No Shortage Of New Products To Buy

    Hoosier Perspectives

     by Tom Bechman
     on October 3, 2011

    If Mother Nature was kind to you this year, which may put you in the minority in Indiana, you may have a few dollars to spend on new machinery or products this year. Even if Mother Nature frowned heavily on your farm, if you had crop insurance, irrigation or just got lucky, it may still be a decent year on income. At least that's what Chris Hurt at Purdue University is reporting. If so, there are plenty of companies out there looking for a share of your farm budget. Many have introduced new…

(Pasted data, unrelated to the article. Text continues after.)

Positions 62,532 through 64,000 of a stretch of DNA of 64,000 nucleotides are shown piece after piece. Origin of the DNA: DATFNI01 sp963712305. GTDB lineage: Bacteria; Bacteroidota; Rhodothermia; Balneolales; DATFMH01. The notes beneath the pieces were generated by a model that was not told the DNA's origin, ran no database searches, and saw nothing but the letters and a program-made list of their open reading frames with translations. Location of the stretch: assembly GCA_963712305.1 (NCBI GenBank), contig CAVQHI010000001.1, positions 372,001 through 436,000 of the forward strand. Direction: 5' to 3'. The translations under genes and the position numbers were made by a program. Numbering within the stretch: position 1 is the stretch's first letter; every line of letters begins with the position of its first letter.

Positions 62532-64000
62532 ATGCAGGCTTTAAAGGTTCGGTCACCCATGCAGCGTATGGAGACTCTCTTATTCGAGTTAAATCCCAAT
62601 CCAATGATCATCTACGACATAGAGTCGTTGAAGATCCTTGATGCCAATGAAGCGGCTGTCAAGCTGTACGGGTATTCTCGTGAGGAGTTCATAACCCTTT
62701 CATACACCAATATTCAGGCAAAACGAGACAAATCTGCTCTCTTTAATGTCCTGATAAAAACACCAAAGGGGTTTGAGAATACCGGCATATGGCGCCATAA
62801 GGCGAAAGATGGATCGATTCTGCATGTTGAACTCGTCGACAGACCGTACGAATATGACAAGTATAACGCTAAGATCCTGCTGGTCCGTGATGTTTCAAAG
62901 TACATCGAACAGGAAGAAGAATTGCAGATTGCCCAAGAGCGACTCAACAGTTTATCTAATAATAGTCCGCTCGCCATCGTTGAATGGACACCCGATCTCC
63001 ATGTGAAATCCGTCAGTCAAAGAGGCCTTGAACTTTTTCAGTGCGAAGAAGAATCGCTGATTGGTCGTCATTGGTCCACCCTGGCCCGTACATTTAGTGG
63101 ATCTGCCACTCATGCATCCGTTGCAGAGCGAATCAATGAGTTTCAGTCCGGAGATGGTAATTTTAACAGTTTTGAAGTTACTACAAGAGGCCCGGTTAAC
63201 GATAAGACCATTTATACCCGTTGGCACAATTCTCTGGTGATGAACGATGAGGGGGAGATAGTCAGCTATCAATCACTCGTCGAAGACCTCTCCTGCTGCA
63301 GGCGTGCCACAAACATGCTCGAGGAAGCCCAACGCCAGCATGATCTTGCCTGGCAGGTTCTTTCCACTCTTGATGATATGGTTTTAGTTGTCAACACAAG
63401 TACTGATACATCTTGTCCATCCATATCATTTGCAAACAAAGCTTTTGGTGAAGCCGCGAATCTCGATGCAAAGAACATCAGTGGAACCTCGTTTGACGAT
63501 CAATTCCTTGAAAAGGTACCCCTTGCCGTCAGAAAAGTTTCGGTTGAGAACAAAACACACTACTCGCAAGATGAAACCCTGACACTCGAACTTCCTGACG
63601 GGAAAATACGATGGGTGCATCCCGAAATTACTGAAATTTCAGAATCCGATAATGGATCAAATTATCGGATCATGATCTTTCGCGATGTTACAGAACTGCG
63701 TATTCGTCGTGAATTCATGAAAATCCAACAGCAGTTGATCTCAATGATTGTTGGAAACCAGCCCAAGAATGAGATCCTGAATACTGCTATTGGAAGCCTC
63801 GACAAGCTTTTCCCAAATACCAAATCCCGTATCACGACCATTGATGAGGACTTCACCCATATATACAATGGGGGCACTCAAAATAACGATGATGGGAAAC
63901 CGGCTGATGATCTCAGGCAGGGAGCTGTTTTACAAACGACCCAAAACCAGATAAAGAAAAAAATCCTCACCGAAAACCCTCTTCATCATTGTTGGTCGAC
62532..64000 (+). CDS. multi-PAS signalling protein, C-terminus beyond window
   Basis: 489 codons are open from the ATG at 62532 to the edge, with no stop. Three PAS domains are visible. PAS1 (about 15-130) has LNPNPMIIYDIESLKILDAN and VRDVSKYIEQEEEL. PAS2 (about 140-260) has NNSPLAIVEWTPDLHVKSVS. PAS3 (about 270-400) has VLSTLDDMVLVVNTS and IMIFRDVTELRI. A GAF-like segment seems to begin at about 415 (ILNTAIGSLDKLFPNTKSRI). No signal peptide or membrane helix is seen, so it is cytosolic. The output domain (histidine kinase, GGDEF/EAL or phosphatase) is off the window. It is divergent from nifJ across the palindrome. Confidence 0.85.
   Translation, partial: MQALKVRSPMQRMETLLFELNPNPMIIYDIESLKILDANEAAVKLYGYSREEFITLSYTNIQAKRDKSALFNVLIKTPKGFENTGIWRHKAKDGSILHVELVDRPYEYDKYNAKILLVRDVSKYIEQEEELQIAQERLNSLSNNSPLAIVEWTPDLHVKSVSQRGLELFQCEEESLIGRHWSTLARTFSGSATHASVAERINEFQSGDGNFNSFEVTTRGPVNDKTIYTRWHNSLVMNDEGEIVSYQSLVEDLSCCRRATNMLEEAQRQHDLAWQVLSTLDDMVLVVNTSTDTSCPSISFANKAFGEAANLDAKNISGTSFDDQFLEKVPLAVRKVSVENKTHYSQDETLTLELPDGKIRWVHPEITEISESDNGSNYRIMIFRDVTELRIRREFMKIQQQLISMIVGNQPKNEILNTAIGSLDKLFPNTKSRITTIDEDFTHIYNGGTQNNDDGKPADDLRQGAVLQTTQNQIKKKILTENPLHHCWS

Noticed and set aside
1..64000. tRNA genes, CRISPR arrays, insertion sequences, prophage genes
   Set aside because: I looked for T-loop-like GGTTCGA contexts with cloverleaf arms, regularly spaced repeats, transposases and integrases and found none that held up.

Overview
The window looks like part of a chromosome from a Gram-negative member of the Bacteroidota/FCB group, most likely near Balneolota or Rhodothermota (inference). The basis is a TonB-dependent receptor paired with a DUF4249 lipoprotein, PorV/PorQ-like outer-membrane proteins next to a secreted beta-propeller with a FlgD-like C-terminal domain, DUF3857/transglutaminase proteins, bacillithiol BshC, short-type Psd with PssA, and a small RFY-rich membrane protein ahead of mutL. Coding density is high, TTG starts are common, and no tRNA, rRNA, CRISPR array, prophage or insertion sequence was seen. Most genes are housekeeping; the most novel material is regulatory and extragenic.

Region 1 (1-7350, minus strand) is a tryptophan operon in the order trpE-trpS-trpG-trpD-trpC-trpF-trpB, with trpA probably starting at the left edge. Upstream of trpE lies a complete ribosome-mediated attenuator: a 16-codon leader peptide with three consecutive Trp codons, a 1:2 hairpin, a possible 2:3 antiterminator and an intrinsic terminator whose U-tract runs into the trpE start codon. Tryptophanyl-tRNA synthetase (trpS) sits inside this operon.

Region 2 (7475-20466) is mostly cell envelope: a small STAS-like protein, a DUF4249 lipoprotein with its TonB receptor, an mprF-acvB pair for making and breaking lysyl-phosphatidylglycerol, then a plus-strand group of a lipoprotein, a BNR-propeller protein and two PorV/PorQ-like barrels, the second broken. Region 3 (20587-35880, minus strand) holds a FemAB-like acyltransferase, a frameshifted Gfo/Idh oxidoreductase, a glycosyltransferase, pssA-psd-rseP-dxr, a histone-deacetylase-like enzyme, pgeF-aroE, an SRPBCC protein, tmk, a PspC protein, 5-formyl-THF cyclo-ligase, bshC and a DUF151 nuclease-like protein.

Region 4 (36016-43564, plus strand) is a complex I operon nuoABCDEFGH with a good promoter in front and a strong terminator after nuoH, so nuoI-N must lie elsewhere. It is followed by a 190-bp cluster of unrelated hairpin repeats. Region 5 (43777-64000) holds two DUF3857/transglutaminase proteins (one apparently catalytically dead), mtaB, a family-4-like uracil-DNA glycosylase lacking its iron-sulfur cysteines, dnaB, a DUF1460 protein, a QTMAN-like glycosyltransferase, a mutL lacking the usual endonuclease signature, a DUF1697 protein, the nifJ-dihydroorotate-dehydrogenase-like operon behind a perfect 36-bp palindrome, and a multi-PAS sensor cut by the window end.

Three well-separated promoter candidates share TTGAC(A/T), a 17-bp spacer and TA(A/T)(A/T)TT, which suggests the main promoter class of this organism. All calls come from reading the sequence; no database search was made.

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  • Lon Tonneson

    Prettiest place in the Dakotas

    Inside Dakota Ag

     by Lon Tonneson
     on October 3, 2011

    I’m always on the look out for the prettiest places in the Dakotas. The Doug and Christine Wevik farm near Beresford, S.D., certainly qualifies. Christine has turned part of the shelterbelt between their home and their grain bin site into a secret garden. Over the past 13 years she’s replaced the trees with flower beds, rock paths, ponds, gazebos, arches, benches and much more. The garden has the look of a Victorian sanctuary. Many visitors stop by to see the garden. Christine…